Five Books to Change Your Perspective on Media and Technology

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In a few short years, the underlying mechanics that shape our media experiences have been completely rebuilt. Yet media technologies and the behaviors they’ve spawned are so deeply ingrained in society, and have come about so quickly, that many still struggle to fundamentally understand them.

Our media experiences — and social interactions with each other — are not simply influenced by what we see on TV, in print or in our news feeds. They’re driven by something much deeper, out of view, embedded in digital networks.

We’ve been on a journey firm-wide at Weber Shandwick to understand these dynamics to solve new problems for clients. Our collective understanding comes from first-hand lessons serving companies building media platforms, experiments with emerging tech and creating a new agency model to learn across borders more rapidly.

Understanding also comes from looking deeply at what’s driving change at a macro level. To help our collective learning, we’ve created a newsletter on technology and media that has implications for clients, agencies and people that work there. If you’re interested in checking it out sign up here.

To put headlines we’ll aggregate into context, the following books are go-to reads to decode the entrepreneurial motivations, component technologies and related culture shifts in play.

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Zero to One, by Peter Thiel — A foundational point-of-view on what drives entrepreneurs, breakthrough ideas and technology companies today. While much of the book centers on building start ups that dominate new markets, Thiel delivers a clear message for all organizations expecting to win: Unless you invest in the difficult task of creating new things, you will fail in the future no matter how big profits are now.

Radical Technologies, by Adam Greenfield — Billed as a field manual on technologies changing society, Greenfield offers a nicely structured, well written book on smartphones, connected objects, artificial intelligence, digital fabrication and more. Equal parts marveling at what’s been created and musings on challenges we can’t fully comprehend, Radical Technologies is a essential reference guide to make sense of complexities unfolding in front of us.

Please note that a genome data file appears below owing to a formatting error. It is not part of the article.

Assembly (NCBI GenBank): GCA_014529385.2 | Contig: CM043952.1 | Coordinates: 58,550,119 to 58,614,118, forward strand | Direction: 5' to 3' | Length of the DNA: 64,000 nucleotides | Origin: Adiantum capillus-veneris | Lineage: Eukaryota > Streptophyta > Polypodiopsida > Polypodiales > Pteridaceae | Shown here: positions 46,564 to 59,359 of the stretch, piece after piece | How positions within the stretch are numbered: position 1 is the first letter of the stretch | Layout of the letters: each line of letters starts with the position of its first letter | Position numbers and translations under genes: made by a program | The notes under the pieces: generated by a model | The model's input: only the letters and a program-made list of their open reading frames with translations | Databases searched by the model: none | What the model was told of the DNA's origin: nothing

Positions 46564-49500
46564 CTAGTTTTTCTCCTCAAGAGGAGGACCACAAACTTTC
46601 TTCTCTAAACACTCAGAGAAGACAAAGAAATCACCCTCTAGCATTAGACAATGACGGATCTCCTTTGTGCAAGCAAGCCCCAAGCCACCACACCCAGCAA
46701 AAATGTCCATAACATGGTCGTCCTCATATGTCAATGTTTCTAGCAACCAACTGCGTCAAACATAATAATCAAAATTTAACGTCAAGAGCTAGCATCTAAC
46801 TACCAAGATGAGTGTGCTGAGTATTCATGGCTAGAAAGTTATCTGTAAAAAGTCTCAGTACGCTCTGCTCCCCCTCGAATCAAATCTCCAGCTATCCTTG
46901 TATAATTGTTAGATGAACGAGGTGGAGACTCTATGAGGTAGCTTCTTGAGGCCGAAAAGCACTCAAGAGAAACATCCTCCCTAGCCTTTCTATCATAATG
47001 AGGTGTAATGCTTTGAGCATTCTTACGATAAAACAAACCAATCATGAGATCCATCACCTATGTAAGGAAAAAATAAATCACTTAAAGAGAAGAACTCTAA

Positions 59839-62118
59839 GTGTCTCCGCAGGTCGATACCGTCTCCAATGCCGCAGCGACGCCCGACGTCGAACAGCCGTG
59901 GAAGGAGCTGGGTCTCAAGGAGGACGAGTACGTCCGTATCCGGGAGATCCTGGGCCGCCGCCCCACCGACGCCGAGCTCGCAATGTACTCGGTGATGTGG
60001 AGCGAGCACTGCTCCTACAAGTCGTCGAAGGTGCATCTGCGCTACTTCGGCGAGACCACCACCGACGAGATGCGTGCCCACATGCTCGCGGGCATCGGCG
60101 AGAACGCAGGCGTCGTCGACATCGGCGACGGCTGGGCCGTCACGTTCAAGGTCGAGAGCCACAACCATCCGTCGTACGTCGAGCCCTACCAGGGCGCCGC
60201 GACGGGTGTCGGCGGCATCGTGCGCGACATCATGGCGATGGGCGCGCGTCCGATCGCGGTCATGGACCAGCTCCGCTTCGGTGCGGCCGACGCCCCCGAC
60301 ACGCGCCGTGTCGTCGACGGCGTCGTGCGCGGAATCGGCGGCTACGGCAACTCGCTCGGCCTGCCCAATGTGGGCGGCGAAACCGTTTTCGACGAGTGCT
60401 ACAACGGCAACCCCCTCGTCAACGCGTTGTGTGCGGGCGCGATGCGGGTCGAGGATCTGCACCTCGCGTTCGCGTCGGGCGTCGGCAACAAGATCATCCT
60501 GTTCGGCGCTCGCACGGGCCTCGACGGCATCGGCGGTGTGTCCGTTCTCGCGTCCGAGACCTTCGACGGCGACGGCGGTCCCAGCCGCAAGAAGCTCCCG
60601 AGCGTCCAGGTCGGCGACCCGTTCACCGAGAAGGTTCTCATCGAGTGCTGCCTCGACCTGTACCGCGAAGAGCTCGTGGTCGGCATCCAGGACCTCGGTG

Fourth Industrial Revolution, by Klaus Schwab — The Executive Chairman of the World Economic Forum wrote this crisp, short book on technology shifts at hand in a historical context. Fusing physical, digital and biological worlds, he summarizes how deeply technology will impact economies, industries, governments and what it means to be human. He believes the fourth industrial revolution we’re living in is more significant, and more profound, than in any period of human history.

The Seventh Sense, by Joshua Cooper RamoThe Seventh Sense is an eye opener on essential instincts required to lead in a digital age. He strongly suggests that to effectively lead we must understand how networks work and why power is moving to those building connected business models. I’ve recommended this book more than any other to make sense of media dynamics playing out today.

Life the Movie, by Neal Gabler — This is a story of how our insatiable appetite and access to novelty, gossip, and melodrama has turned everything — news, politics, religion, culture — into entertainment. Within it, Gabler uncovers an inconvenient truth driving today’s news cycles: The media seem to report less on what people actually do, and more on what people do to hijack our attention.

Have a go-to source that shifted your perspective on media and technology?

Let us know by dropping it in the comments.

Chief Innovation Officer, Weber Shandwick

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